Guy Kelton is a young man with a troubled mind. His shattered dream and the relentless mundane life he’s been living, alone and broken away from his family, takes an unexpected toll on him, driving him to violent, reckless extremes. He falls deeper and deeper into a bloody abyss; through extremes that would eventually lead him to the most devastating discovery about his existence. Going through his mid-twenties, Patrick Roymint, lost and confused, still struggles to come to terms with the loss of his whole family many years ago. But soon as he decides to change all that and try to rebuild the future he’s not had, he is dragged into the unseen, disturbing and filthy underworld of the little, diminishing Okay County. As both men go through a series of mysterious and bizarre events, their lives take dramatic turns that lead them to new revelations about their past, present and future. They somehow find their fates connected by some mystic, unfathomable power.

At second time of trying, I managed to read QuixotiQ. I think there’s a few reasons why I struggled with this book even though it’s pretty short at less than 200 pages long. The first is the translation/editing. It’s a self-published novel and I believe the translation was done by the author, or the author wrote it in English but that was their second language. I say that as there were a few instances where it didn’t quite read right to me, a native English speaker. Sentences were phrased awkwardly or adjectives were used which didn’t really fit the context of what was going on.

Then there was the plot itself. It was a bit difficult to figure out what was happening with Guy and Patrick. Guy especially has a lot going on in his head and he has dreams or visions where both he and you as the reader can’t really tell what’s real and what’s not. It makes the story kind of hard to follow and you’re unsure if he’s going mad, just having vivid dreams or if QuixotiQ has some surreal fantasy elements.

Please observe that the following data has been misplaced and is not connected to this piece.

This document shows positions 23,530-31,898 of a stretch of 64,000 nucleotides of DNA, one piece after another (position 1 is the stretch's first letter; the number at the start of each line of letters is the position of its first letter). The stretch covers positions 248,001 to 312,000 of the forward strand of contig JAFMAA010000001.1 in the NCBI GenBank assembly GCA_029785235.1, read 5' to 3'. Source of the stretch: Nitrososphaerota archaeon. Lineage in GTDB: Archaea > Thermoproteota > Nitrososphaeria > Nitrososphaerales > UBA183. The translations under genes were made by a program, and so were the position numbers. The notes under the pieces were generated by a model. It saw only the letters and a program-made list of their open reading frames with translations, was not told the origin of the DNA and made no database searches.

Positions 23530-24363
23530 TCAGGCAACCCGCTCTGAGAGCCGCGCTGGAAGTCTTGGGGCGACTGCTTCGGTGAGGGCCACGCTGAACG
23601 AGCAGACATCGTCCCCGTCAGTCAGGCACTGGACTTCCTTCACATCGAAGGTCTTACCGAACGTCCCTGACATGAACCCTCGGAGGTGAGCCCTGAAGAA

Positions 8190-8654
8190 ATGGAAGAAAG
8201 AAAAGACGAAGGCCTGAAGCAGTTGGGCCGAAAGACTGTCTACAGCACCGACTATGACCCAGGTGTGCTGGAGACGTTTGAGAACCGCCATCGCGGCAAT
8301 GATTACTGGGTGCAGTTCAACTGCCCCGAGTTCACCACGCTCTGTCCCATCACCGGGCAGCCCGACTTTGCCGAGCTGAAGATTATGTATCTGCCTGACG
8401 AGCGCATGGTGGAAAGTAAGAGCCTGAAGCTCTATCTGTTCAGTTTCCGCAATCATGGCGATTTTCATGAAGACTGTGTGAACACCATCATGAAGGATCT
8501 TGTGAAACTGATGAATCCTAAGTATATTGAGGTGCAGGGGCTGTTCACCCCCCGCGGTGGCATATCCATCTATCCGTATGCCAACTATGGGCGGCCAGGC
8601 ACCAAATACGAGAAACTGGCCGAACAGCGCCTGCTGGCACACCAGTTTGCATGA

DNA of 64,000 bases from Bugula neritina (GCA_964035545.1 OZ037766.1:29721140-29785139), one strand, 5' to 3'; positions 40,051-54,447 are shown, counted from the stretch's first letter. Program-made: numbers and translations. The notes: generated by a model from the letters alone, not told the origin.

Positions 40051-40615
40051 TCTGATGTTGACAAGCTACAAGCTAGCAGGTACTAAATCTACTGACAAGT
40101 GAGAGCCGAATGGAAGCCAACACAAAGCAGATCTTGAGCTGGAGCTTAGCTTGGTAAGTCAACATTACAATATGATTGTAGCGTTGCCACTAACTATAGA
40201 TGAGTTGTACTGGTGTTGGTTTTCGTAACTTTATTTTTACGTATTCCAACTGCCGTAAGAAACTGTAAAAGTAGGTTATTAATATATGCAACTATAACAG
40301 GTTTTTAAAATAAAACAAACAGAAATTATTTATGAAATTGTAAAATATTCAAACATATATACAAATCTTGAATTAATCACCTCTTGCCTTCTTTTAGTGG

The chapters are short and there’s sometimes point of view changes between the chapters and in the chapters, shown by a line break. However, it can sometimes be hard to tell whose point of view your in to begin with as the first three or more paragraphs just use “he” or “she” rather than a character’s name so it can be disorientating. Mandy, Patrick’s girlfriend, and Christina, her friend and former co-worker, also have chapters from their points of view.

All four of the characters are going through tough times and their thoughts and motivations are often jumbled. I supposed it’s a good way at showing how lost these characters are, but it does make things hard to read at times and I didn’t particularly like or connect with any of the characters. Especially as things spiralled out of control for Guy, I just couldn’t comprehend why he was acting that way or see what had tipped him over the edge. The writing style and the story made character motivations unclear to me.

QuixotiQ is the only book I found by a Bahraini author in English. If I wasn’t doing my Read the World Project I would’ve probably DNF’d it as I found it muddled and uninteresting. The bright side was that the chapters were often very short so it was easy to pause and take a break when the strangeness and unclear character motivations got too frustrating.

T is for The Trouble with Harry (1955)

The trouble with Harry is that he is dead and, while no one really minds, everyone feels responsible. After Harry’s body is found in the woods, several locals must determine not only how and why he was killed but what to do with the body.

Because some of Alfred Hitchcock’s most well know films like Psycho, The Birds, and Rear Window (only one of which I’ve seen but their reputations precede them) are horror or thriller films, I always get a bit surprised when I watch one of his films and find it’s a comedy. There’s still a dead body and the mystery of who killed him, but The Trouble with Harry is a much more light hearted film than I expected.

While everything does revolve around a murder the dialogue is often quite witty. As the characters try and figure out what happened to Harry and who was really to blame, the situation surrounding Harry’s body gets more absurd as by trying to save themselves, they might actually be making themselves look more and more guilty.